in Europe, when the histories say, "At its first discharge, knighthood fell forever from its saddle." The Chinaman's presence indicated his claim of having known it two centuries before its supposed first invention.
We were put upon our honour to give no hints or suggestions other than the cards furnished, and at the end of a very busy hour the prizes were given. The first prize was a very little clock, suggestive of marking the flight of Time; the second, a very entertaining volume entitled "Eighteen Christian Centuries," by White. Every one else was given a pretty little calendar by way of souvenir.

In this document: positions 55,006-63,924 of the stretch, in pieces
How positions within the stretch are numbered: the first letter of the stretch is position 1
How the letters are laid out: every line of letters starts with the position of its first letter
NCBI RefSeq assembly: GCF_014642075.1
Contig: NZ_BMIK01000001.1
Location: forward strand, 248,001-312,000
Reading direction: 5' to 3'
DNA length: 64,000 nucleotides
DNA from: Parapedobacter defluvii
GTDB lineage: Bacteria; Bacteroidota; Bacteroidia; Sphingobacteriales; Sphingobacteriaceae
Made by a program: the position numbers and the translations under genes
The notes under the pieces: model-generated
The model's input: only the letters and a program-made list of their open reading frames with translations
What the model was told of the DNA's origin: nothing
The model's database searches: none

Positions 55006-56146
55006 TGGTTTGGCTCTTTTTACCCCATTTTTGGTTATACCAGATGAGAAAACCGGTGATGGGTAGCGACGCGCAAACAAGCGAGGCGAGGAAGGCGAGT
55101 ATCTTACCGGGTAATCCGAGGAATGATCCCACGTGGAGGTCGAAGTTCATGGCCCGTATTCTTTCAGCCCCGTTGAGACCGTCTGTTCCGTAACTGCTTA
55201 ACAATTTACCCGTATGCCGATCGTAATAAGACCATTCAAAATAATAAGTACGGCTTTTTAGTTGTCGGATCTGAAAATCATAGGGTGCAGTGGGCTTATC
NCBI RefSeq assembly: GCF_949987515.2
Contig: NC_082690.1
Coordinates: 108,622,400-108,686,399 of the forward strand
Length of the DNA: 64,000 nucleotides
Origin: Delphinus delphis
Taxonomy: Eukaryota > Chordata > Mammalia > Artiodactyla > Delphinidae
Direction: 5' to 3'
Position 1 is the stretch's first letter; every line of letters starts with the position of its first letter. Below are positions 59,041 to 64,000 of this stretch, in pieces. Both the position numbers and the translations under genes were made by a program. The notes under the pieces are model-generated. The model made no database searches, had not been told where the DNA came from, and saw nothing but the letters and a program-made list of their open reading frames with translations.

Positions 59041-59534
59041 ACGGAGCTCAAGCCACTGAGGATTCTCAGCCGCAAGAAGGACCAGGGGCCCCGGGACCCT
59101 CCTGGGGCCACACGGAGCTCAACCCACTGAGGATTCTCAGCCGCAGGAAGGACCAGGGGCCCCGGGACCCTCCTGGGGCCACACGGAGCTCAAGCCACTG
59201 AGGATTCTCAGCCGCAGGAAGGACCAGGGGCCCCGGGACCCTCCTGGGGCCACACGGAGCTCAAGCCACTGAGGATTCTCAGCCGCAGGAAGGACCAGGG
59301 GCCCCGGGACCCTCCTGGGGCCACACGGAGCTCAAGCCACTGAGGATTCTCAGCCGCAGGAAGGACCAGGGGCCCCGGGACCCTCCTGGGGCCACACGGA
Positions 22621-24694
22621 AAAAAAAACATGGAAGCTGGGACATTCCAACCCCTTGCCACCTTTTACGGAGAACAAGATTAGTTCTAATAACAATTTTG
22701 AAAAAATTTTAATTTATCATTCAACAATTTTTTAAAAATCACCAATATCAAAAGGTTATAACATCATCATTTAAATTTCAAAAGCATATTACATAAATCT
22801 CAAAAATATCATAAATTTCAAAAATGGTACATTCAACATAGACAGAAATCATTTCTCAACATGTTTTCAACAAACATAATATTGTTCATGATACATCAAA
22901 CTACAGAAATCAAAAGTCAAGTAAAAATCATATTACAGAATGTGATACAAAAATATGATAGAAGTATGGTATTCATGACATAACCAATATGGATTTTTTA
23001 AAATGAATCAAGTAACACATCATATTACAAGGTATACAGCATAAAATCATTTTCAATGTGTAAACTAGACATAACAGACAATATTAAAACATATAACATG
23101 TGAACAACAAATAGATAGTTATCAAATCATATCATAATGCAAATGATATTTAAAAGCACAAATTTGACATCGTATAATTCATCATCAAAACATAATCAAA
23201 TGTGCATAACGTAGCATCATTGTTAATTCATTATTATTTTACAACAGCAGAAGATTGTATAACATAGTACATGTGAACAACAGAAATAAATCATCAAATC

"The world is very young for its age"—and all the years joined in a merry contra-dance to the music of popular airs of 1904.
Twelfth-Night has an unfamiliar sound to American ears, but to our ancestors, be their nationality what it may, the holiday for which the words—or their equivalent—stood was as well known as Christmas and as widely observed.
In olden days the festivities of Yule-tide, the gala time of all the year, lasted twelve days, which was the time supposed to have been consumed by the Magi in their journey to Bethlehem.
This brought the last evening to the sixth of January, when the gaiety culminated in an entertainment on what was known as "Twelfth-Night."
This had distinctive features belonging to its celebration as well recognised as Christmas itself.
One of the special observances of Twelfth-Night was the baking of a huge cake which contained a bean and a pea. When the cake was cut, the person to whose lot